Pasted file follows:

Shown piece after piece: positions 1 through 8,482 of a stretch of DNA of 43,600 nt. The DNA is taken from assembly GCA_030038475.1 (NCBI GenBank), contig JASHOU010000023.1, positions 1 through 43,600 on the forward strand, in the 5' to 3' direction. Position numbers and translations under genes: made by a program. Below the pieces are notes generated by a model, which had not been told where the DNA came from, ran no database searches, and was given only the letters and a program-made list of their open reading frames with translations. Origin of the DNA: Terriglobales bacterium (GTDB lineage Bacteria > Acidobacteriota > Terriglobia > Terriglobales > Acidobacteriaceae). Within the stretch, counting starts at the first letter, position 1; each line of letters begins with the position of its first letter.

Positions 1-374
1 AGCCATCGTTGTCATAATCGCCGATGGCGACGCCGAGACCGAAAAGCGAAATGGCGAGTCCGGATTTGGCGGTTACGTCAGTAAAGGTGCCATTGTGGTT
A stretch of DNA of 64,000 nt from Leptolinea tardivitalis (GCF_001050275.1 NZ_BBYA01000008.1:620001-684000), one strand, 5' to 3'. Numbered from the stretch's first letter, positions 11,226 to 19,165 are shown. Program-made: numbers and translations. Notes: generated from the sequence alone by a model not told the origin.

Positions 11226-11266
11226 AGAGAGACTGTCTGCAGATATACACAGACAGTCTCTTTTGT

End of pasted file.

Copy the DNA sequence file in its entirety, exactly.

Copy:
Shown piece after piece: positions 1 through 8,482 of a stretch of DNA of 43,600 nt. The DNA is taken from assembly GCA_030038475.1 (NCBI GenBank), contig JASHOU010000023.1, positions 1 through 43,600 on the forward strand, in the 5' to 3' direction. Position numbers and translations under genes: made by a program. Below the pieces are notes generated by a model, which had not been told where the DNA came from, ran no database searches, and was given only the letters and a program-made list of their open reading frames with translations. Origin of the DNA: Terriglobales bacterium (GTDB lineage Bacteria > Acidobacteriota > Terriglobia > Terriglobales > Acidobacteriaceae). Within the stretch, counting starts at the first letter, position 1; each line of letters begins with the position of its first letter.

Positions 1-374
1 AGCCATCGTTGTCATAATCGCCGATGGCGACGCCGAGACCGAAAAGCGAAATGGCGAGTCCGGATTTGGCGGTTACGTCAGTAAAGGTGCCATTGTGGTT
A stretch of DNA of 64,000 nt from Leptolinea tardivitalis (GCF_001050275.1 NZ_BBYA01000008.1:620001-684000), one strand, 5' to 3'. Numbered from the stretch's first letter, positions 11,226 to 19,165 are shown. Program-made: numbers and translations. Notes: generated from the sequence alone by a model not told the origin.

Positions 11226-11266
11226 AGAGAGACTGTCTGCAGATATACACAGACAGTCTCTTTTGT